I have a confession: I love editing.
There. I said it.
I know this will come as a shock to some people, because there are lots of folks who crave the creative freedom of drafting a story, and revising it is just so . . . dull. The story's already written, and editing it is just fixing commas and whatnot. Right?
I mean, yes, for the love of punctuation, fix your commas, but that's not all there is to editing. As you write your first draft, you will no doubt find yourself adding events or mysteries and never getting back to them, or adding something late in the book that comes completely out of nowhere. Or maybe your characters have random conversations without a point, take multiple trips from one end of the world to the other, and you've got three or four characters fulfilling the same role.
Even if you outline your story and think you know exactly where it's going to end up, there are still often surprises and things that need to be fixed. Characters get combined (or cut altogether!); trips across the world get consolidated; extraneous plotlines get snipped; conversations and fight scenes get focused until they're clear and make sense.
All these things need to be fixed, and doing that will make your story stronger, smarter, and help readers get through it without confusion.
Then you reach the point where you're not fixing things so much as making them better. Like how?
By identifying important themes and symbols, and bringing them out and weaving them throughout the story so they're consistent. By identifying character motivations and making them stronger. By looking at every sentence and making sure it is clear and says exactly what you want it to say. And by looking at every word and making sure it's the strongest word you can use, and conveys just the right emotion. (For example, maybe someone doesn't just walk, but they mosey or saunter or plod.)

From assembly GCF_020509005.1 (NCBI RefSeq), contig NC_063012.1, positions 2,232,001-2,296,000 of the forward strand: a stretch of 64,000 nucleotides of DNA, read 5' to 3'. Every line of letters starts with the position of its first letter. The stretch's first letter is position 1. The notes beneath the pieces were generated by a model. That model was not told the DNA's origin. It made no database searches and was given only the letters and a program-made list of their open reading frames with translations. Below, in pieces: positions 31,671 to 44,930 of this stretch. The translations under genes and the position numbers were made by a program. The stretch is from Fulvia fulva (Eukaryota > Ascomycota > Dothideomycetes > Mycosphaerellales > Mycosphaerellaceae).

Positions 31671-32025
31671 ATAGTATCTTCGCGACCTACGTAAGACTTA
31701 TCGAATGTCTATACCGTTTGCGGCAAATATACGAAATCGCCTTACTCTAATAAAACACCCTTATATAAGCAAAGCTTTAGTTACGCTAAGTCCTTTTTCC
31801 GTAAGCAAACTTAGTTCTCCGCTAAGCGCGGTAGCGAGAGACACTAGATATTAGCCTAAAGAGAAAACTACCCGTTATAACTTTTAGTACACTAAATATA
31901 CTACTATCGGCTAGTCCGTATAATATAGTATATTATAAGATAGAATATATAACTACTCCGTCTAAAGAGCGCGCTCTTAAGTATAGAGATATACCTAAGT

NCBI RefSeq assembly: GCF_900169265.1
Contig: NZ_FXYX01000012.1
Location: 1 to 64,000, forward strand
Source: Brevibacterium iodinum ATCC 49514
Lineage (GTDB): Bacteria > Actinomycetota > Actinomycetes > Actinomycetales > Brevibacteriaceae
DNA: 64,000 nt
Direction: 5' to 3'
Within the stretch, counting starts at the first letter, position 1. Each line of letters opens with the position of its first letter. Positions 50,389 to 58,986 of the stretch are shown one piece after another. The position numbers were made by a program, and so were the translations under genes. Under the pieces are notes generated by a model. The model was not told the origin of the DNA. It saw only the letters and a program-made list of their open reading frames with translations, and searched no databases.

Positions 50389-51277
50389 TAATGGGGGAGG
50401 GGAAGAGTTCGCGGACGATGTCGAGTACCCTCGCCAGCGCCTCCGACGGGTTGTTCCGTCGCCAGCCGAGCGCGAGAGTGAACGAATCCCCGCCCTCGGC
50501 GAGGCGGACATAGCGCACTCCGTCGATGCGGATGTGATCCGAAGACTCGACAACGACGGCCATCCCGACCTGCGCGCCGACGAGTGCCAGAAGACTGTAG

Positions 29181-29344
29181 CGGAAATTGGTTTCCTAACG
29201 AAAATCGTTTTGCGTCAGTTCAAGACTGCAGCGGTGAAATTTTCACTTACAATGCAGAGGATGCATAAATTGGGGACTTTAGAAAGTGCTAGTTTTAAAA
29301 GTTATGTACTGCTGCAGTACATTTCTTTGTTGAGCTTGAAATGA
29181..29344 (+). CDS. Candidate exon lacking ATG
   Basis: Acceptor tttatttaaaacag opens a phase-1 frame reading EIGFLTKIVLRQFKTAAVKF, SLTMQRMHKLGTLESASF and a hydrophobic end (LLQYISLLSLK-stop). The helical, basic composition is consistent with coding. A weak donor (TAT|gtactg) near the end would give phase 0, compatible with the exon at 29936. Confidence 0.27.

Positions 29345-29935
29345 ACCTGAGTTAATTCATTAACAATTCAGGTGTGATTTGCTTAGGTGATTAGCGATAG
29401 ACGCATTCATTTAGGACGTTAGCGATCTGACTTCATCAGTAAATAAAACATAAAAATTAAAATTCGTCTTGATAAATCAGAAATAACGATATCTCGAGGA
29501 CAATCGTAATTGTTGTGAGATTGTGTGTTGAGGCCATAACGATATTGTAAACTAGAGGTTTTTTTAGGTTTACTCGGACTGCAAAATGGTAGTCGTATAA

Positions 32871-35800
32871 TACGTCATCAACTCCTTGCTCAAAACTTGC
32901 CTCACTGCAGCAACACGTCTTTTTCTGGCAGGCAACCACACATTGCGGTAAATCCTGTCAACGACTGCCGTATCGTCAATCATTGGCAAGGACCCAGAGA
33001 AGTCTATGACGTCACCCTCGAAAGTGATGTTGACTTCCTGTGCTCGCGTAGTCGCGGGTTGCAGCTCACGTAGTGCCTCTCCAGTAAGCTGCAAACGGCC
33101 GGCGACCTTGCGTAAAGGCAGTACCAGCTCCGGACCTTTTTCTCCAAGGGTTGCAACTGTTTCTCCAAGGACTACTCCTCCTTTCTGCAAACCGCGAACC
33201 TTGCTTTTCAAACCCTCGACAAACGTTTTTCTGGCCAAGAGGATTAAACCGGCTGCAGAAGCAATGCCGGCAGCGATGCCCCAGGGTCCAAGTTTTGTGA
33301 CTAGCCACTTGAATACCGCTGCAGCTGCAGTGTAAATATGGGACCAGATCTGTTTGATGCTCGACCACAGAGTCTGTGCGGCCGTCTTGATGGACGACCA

Admittedly, this is one of the harder parts of editing: seeing what isn't there and figuring out how to add it. But it's also the part where you bring your story up to the next level -- where it goes from decent to good to GREAT.
But beware the impulse to dive right into edits, especially after typing "The End" on the first draft (what a great feeling!) or receiving the most excellent of excellent critiques from crit partners or an editor. Take a few days to think about the story, the comments, the concerns. Or a couple weeks! The amount of time you need depends on you. Personally, nothing makes me clean my house like receiving an edit letter with a deadline on the horizon; I think it's preparation for the time of No Laundry While I'm Editing.
Yes, it's a lot of work, but so is writing a first draft. And why put the effort into writing a first draft if you're not going to make the final product the best that it can be?
Because that's what editing does: it peels off the layers of extra mush until you get to the gem at the core. Every draft should get the story closer to the story you really want to tell.
Jodi Meadows lives and writes in the Shenandoah Valley, Virginia, with her husband, a Kippy*, and an alarming number of ferrets. She is a confessed book addict, and has wanted to be a writer ever since she decided against becoming an astronaut. Visit her online at www.jodimeadows.com.